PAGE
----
Hip nuine of President Monroe.
Our fortlflcntlons nre yet in a state
jf only partial completeness, and the
number of men to man them is insuffi
cient. In a few years, however, the
usunl annual appropriations for our
coast defenses, botli on the mainland
and In tho dependencies, will make
them sufficient to resist nil direct at
tack, and by that time we may hope
that the men to man them will bo pro
vided as n necessary adjunct. The
distance of our shores from Europe
nnd Asln, of course, reduces the ne
cessity for maintaining under arms a
great army, but It does not take away
the requirement of mere prudence,
thnt we should have an army suffi
ciently largo and so constituted ns to
form n nucleus out of which n suitable
forco con quickly grow.
What has been said of the army
inuy bo affirmed in even a more em
phatlc way of the navy. A modern
navy cannot be Improvised. It must
bo built nnd in existence when the
emergency arises which calls for its
use and operation. My distinguished
predecessor hns In many speeches and
messages set out with great forco and
striking language the necessity for
maintaining a strong navy commensu
rate with the coast line, the govern
mental resources and thu foreign tfiitie
of our nation, nnd I wish to reiterate
all tho reasons which he has presented
In favor of the policy of maintaining
a strong navy as the best conservator
of our peaco with other nations and
tho best means of securing respect for
tho assertion of our rights, tho defense
of our Interests and the exercise of
our Influence In international mutters.
Must Arm as Other Nations Do.
Our International policy Is always to
promote peace. Wo shall enter Into
nny war with a full consciousness of
the awful consequences that it always
entails, whether successful or not, and
we, of course, shall make every effort,
consistent with national honor nnd the
highest national interest, to avoid a
resort to arms. We favor every instru
mentality, like that of Tho Hague tri
bunal and arbitration treutles made
with n view to its use in nil interna
tional controversies, in order to main
tain penco and to avoid war. But wo
should bo blind tocxistlng conditions
and should allow ourselves to become
foolish Idealists if we did not realize
that, with all the nations of the world.
armed nud prepared for 'war, wo must
bo ourselves In n similar condition In
order to prevent other nations from
taking advantage of us and of our in
ability to defend our Interests nnd as
sert our rights with a strong hand.
In the International controversies that
nro likely to ariso in tho orient, grow
ing out of tho question of tho
open door and other Issues, the
United States can maintain her Inter
ests intact and can secure respect for
her just demands. She will not be
able to do so, however, if it is under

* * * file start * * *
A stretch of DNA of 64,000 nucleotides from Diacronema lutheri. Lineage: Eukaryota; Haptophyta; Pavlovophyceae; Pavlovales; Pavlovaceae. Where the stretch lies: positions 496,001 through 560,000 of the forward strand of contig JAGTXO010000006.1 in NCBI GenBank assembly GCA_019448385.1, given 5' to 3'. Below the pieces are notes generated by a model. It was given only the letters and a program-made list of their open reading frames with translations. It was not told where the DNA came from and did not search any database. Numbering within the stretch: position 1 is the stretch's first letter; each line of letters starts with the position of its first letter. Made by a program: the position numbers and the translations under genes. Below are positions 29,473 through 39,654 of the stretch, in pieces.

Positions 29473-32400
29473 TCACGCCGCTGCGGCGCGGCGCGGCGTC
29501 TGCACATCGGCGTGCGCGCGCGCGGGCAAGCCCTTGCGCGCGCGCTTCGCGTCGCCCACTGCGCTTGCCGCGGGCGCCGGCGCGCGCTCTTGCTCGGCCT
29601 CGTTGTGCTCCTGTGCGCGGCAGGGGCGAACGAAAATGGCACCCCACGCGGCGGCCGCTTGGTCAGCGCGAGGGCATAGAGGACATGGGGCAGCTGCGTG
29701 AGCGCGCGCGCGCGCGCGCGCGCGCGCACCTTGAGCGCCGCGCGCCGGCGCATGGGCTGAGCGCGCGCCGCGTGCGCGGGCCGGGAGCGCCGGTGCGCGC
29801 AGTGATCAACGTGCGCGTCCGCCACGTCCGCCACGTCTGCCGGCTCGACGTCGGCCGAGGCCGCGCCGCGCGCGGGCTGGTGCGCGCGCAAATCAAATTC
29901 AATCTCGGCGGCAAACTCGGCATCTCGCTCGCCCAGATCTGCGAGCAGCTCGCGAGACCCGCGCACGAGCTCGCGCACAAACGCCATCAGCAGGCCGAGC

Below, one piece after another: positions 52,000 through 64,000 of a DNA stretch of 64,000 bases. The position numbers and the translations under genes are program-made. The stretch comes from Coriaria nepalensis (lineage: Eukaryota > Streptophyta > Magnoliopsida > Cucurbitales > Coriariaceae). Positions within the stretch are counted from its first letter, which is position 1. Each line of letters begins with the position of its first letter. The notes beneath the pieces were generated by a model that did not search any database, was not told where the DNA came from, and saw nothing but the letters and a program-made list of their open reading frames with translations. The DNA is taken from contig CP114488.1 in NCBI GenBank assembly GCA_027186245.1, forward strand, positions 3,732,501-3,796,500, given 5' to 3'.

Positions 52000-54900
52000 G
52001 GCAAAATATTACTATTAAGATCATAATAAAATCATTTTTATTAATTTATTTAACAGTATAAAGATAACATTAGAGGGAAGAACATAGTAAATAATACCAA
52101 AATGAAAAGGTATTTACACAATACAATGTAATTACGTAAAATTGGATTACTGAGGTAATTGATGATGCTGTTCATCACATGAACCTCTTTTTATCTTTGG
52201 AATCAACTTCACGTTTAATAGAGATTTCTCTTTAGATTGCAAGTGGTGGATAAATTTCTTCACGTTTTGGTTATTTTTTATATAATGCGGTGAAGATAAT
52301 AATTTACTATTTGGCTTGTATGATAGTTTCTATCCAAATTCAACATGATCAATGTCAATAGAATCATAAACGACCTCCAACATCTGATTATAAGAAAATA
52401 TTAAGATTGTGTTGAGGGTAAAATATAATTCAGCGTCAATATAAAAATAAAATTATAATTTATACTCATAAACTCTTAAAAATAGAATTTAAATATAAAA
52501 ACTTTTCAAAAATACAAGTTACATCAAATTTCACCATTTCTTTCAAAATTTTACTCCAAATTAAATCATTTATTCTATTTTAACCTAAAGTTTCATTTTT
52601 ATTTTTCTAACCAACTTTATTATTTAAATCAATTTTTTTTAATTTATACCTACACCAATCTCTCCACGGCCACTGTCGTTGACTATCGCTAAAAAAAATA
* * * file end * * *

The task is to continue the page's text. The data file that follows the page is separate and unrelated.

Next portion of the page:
stood thnt she never intends to back
up her assertion of right nnd her de
fense of her Interest by anything but
mere verbal protest and diplomatic
note. For these reasons tho expenses
of the army and navy and of const de
fenses should nlwoys bo considered as
something which the government must
pay for, and they should not be cut off
through mere consideration of econ
omy. Our government is able to af
ford a suitable army and a suitable
nnvy. It may maintain them without
the slightest danger to tho republic or
the cause of free institutions, and fear
of additional taxation ought not to
change a proper policy In this regard.
Protection For Our Cltlxens Abroad.
Tho policy of the United States in
the Spanish war and since hns given
it a posltlou of Influence among tho
nations that It never had before and
should bo constantly exerted to secur
ing to Us bona fide citizens, whether
native or naturalized, respect for them
as such In foreign countries. Wo
should make every effort to prevent
humiliating and degrading prohibition
against any of our citizens wishing
temporarily to sojourn In foreign coun
tries becnuso of raco or religion.
The Japanese Question.
The admission of Asiatic Immigrants
who cannot be amalgamated with our
population has been mado tho subject
either of prohibitory clauses in our
treaties and statutes or of strict ad
ministrative regulation secured by dip
lomatic negotiations. I sincerely hope
that wo may continue to minimize the
evils likely to arise from such immi
gration without unnecessary friction
and by mutual concessions between
self respecting governments. Mean
tlmo wo must take every precaution to
prevent or, falling that, to punish out
bursts of rnco feeling among our peo
ple against foreigners of whntever na
tionality who have by our grant a
treaty right to pursuo lawful business
hero nnd to be protected against law
less assault or Injury.
This leads me to point out n serious
defect In the present federal jurisdic
tion which ought to be remedied nt